The show didn’t deliver a whole lot of jokes this week, and even fewer of them really worked. Even Molly drinking the tainted water could have been bigger. Drinking something gross is the kind of thing Rudolph can ordinarily turn into high art, so I’m a little mad they didn’t give her more room to go crazy with it.

Here’s to the second season of Loot

Still, I’m very excited to see where the show goes, even if I think the writers need to strike a much better balance between humor and heart. This week’s opening, for instance, exhibited a kind of bracing reality that’s otherwise been absent from the show.

It frankly doesn’t really have much room to breathe in a show where a woman sleeping with her rich ex-husband is the cliffhanger on which the season ends.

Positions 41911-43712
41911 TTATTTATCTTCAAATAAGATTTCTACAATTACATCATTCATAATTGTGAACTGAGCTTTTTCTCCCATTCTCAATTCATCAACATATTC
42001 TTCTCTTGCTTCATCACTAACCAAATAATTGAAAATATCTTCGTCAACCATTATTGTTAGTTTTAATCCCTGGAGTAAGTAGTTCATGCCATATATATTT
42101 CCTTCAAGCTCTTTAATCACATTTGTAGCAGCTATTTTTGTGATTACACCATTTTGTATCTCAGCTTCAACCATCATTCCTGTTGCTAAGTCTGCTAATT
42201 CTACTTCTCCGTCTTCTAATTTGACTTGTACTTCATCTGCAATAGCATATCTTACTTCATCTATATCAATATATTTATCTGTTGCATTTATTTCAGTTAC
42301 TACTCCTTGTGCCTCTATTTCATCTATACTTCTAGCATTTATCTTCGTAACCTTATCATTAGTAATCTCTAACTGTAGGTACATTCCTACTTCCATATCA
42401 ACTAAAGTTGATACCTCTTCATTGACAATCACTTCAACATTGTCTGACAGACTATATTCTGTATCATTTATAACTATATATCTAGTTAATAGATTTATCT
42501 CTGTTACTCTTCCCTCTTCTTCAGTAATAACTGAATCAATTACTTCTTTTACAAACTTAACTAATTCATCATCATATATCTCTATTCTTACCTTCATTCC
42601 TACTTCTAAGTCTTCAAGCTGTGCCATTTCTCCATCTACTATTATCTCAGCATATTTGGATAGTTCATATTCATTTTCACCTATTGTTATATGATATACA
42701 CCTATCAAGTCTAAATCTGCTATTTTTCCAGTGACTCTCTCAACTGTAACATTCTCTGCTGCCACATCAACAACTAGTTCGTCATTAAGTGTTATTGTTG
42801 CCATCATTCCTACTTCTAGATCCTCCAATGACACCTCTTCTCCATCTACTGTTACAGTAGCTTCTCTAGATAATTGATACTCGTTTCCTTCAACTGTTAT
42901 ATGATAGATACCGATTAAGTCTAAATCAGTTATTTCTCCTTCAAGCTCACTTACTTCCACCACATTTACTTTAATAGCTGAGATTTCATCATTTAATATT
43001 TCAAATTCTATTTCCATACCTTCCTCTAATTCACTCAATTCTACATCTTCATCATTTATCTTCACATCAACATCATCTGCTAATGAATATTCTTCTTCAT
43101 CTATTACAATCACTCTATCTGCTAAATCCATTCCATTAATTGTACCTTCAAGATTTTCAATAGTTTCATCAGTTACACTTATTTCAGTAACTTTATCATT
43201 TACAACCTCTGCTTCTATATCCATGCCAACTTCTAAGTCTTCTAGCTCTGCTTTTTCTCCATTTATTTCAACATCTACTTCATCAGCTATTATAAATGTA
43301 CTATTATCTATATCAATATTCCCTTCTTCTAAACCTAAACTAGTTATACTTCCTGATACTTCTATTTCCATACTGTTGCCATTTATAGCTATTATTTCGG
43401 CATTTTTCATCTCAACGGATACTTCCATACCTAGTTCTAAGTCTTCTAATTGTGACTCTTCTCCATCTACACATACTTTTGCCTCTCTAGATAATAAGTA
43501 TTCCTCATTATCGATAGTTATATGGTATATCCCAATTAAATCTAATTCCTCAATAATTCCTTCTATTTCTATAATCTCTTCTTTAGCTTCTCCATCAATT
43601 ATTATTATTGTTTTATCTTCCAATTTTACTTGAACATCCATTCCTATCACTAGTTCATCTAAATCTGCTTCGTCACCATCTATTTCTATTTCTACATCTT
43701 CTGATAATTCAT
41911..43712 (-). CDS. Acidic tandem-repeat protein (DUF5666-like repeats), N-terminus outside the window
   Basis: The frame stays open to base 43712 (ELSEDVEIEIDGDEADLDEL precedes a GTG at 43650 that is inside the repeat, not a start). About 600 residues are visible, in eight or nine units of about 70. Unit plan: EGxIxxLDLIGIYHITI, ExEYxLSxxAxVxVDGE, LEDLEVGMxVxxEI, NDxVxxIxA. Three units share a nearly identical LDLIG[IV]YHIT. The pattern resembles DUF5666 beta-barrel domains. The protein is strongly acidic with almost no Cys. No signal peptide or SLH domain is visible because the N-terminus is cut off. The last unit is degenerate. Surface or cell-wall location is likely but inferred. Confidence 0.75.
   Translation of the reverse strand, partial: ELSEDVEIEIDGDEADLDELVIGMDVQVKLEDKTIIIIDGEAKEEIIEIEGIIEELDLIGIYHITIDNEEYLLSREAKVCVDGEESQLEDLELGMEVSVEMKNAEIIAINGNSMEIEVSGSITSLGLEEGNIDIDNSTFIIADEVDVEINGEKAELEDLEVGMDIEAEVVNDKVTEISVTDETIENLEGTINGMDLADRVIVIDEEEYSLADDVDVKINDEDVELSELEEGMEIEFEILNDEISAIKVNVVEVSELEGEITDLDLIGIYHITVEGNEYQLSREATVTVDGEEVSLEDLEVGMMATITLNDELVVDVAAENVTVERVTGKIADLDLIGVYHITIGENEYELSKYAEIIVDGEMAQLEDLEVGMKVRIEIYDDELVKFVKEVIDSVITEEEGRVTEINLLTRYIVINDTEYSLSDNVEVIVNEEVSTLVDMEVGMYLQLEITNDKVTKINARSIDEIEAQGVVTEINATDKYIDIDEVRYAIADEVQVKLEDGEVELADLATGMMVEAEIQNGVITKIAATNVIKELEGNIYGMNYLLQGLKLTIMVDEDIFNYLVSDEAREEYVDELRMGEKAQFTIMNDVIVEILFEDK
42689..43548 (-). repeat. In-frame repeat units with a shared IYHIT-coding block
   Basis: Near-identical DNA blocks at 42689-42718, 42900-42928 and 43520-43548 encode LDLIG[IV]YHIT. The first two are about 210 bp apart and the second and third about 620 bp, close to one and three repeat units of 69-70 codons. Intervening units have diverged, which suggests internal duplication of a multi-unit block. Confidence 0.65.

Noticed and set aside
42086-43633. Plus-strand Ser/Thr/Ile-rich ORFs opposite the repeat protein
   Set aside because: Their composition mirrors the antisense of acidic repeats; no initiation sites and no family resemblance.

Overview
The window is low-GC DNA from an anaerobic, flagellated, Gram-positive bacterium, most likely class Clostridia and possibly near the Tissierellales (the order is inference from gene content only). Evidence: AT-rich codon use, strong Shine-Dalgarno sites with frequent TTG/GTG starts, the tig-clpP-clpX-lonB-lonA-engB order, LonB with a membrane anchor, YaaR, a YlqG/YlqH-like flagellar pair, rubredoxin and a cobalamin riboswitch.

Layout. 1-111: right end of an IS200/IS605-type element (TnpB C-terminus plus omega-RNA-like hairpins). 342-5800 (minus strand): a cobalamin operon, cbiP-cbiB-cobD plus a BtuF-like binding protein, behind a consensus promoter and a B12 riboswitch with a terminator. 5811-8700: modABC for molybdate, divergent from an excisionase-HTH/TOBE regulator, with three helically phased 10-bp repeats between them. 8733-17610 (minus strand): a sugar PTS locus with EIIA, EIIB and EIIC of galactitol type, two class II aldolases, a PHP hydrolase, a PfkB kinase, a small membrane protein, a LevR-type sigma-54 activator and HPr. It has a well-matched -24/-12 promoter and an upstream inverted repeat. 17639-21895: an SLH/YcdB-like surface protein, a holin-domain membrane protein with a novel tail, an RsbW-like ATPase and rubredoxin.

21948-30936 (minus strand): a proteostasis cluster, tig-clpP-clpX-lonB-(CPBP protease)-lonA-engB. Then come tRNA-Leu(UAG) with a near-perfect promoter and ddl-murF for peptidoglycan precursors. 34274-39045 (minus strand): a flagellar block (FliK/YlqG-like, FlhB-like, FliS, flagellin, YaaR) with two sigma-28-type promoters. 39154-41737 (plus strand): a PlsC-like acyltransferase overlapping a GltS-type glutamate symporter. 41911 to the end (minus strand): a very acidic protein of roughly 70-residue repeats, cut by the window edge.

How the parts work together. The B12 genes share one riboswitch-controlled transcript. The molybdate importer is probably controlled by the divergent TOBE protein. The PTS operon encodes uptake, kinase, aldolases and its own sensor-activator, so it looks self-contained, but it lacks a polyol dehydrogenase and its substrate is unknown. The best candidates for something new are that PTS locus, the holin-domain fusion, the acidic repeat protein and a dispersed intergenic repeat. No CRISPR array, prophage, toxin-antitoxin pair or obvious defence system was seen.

With another season — a much more focused season — the showrunners could give Loot the clear direction it needs. The cast is solid, the ideas can be good and the first season served up some great laughs here and there.

When season two comes around, Loot just needs more of everything, and a much clearer tonal identity, to become something greater than the sum of its parts.


Watch Loot on Apple TV+

You can now watch the entire first season of Loot on Apple TV+.

Rated: TV-MA

Watch on: Apple TV+

Scout Tafoya is a film and TV critic, director and creator of the long-running video essay series The Unloved for RogerEbert.com. He has written for The Village Voice, Film Comment, The Los Angeles Review of Books and Nylon Magazine. He is the author of Cinemaphagy: On the Psychedelic Classical Form of Tobe Hooper, the director of 25 feature films, and the director and editor of more than 300 video essays, which can be found at Patreon.com/honorszombie.